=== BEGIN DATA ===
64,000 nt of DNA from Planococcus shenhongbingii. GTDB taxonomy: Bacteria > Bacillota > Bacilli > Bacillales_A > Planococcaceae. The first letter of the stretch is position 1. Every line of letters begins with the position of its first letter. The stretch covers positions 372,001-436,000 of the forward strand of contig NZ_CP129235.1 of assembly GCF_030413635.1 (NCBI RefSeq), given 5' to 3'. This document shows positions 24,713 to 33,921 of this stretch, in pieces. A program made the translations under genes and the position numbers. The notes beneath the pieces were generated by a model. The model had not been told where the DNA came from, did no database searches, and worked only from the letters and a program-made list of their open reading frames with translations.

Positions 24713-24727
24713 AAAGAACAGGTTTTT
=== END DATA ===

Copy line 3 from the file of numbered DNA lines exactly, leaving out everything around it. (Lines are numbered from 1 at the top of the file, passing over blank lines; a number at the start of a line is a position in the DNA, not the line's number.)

24713 AAAGAACAGGTTTTT